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4

The normal method of changing between the uppercase/graphics character set and the lowercase character set on the Commdore 128 is by printing the control characters, like so: PRINT CHR$(142):REM SELECT UPPERCASE, or, PRINT CHR$(14):REM SELECT LOWERCASE The same control characters will also work in your BASIC programs that use a bitmap screen mode and the ...


2

is it possible Yes, but what would it add to a 2D sprite/blitter with masking (aka transparency) ? Basically those are tiles. Some sophisticated hardware could have some notion of priority between those tiles to choose which one to display "on top" of the others. And maybe handle collisions (only useful between field objects). That would be an improvement. ...


7

With only a 250W power supply you may be pushing the limit with two video cards, but it's hard to be sure. Neither of the video cards you're planning on using are particularly power hungry. I suspect nether comes with a fan, and the GeForce2 MX may not even have a heat sink. The PCI connector can only supply 25W and I believe the AGP 1.0 interface had the ...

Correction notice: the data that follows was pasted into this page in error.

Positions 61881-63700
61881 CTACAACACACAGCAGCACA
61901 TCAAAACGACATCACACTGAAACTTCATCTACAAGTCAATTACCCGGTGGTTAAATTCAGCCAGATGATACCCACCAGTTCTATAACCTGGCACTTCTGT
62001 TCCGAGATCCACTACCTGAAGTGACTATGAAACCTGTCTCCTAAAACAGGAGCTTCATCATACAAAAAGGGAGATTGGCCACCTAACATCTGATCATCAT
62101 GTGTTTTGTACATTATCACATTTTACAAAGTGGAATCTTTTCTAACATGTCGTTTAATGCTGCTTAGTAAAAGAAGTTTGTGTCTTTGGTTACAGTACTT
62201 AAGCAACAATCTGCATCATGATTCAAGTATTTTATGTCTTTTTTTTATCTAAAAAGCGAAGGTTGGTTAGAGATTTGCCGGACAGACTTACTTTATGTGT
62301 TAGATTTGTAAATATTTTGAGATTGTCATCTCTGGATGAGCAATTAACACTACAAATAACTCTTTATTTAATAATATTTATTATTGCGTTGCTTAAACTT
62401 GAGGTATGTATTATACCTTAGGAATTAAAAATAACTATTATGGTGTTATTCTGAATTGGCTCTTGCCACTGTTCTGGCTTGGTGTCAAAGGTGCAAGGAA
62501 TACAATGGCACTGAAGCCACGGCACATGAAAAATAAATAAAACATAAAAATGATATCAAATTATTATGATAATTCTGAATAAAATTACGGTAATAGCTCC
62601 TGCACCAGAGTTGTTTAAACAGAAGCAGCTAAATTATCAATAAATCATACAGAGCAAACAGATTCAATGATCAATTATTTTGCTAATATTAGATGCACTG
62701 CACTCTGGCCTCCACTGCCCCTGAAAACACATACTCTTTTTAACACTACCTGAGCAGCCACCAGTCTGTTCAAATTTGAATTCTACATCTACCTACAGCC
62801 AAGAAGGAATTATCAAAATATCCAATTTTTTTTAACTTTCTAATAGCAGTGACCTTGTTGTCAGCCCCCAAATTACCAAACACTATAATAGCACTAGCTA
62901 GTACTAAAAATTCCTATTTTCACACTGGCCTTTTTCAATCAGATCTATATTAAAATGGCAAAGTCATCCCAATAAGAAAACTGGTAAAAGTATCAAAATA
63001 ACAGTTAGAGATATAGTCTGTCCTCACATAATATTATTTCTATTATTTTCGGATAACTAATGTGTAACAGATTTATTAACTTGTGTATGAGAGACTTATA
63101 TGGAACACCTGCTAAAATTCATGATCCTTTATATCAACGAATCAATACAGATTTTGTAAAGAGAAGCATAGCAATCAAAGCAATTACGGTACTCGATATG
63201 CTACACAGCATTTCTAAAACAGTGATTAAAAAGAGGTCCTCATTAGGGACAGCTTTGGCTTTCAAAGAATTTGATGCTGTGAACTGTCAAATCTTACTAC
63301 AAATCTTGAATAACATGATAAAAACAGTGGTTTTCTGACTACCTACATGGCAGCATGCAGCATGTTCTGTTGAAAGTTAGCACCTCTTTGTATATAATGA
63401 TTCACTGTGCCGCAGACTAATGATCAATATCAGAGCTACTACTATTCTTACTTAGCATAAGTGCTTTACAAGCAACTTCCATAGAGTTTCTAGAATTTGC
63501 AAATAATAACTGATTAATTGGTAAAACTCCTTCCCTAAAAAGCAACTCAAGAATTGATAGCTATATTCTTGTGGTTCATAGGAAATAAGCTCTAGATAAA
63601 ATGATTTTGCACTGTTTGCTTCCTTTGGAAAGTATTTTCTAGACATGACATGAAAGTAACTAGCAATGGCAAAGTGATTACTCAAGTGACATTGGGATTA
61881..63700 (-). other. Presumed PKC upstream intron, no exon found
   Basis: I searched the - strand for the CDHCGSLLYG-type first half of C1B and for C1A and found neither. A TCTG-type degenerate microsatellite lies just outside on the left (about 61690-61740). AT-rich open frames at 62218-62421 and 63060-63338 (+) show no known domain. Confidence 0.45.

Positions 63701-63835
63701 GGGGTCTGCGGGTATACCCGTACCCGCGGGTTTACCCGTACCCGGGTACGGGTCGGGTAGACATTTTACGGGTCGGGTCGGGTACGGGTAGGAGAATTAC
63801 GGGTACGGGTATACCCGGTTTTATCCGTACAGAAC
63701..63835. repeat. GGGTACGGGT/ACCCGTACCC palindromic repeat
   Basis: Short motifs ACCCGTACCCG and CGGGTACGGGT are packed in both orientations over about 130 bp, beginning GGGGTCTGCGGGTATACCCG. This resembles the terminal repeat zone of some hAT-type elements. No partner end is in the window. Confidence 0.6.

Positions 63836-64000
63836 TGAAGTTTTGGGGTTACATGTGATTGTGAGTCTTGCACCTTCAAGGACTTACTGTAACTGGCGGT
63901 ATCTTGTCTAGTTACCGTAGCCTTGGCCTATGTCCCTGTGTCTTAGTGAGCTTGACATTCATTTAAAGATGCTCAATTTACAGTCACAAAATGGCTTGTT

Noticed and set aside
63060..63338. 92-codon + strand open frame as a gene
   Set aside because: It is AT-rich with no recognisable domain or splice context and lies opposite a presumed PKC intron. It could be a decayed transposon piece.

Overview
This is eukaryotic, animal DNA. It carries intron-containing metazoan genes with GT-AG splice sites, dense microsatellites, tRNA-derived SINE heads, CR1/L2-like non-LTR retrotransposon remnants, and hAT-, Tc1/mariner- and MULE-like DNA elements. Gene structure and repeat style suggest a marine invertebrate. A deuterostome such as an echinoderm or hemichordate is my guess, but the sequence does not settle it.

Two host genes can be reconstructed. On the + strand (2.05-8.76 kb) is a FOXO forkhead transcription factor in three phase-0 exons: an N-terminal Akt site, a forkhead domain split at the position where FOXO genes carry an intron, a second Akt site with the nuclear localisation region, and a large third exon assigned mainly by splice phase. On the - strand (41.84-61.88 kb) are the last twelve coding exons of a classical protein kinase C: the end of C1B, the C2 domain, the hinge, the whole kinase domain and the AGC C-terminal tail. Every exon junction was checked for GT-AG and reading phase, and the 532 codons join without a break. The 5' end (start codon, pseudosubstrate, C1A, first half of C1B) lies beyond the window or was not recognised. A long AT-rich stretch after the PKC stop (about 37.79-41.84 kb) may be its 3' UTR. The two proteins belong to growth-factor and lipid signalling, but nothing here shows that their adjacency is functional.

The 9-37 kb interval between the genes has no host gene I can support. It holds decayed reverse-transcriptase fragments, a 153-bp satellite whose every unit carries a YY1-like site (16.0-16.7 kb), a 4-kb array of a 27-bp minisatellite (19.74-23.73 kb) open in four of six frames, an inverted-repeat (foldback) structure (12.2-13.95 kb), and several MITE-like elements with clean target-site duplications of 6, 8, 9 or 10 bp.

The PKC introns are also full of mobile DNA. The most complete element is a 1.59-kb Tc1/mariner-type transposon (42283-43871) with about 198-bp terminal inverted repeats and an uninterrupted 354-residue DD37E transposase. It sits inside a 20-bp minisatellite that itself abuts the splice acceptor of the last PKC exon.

1

That's tricky. PC video cards had to be compatible with old CGA/MGA/EGA/VGA standards over ISA which didn't offer plug and play and remapping. Your two video cards may be incompatible, conflicting over accesses to registers, for example the palette or Video RAM in A0000.


0

The other answers mention PS/2 and MCA but don't quite bring out the political dimension. The history behind it is that when IBM came fairly late to the 16-bit PC market, populated with a wide variety of hardware architectures (all loosely based around the 8086, and unified by all being compatible with Digital Research CPM/86) they did so with an unusually ...


1

I would suggest that choosing an industry group’s standard rather than that of a single company is obviously preferable to anyone not in that single company.


16

I think that this was part of the larger trend of IBM losing the leadership of the “PC”, especially after the PS/2 and the MCA debacle (although the PS/2 line did introduce many new features which became de facto PC standards). Looking at graphics specifically, after the VGA, IBM developed the 8514/A and then the XGA. For most consumers these had several ...


29

VGA was introduced in 1987 with IBM's PS/2 line. NEC and VESA developed SuperVGA in 1988, but at the time it used the old and slow 8/16-bit ISA bus. Improving video performance was a top priority at NEC to help sell its high-end displays as well as its own PC systems. By 1991, video performance had become a real bottleneck in most PC systems. (316) ...


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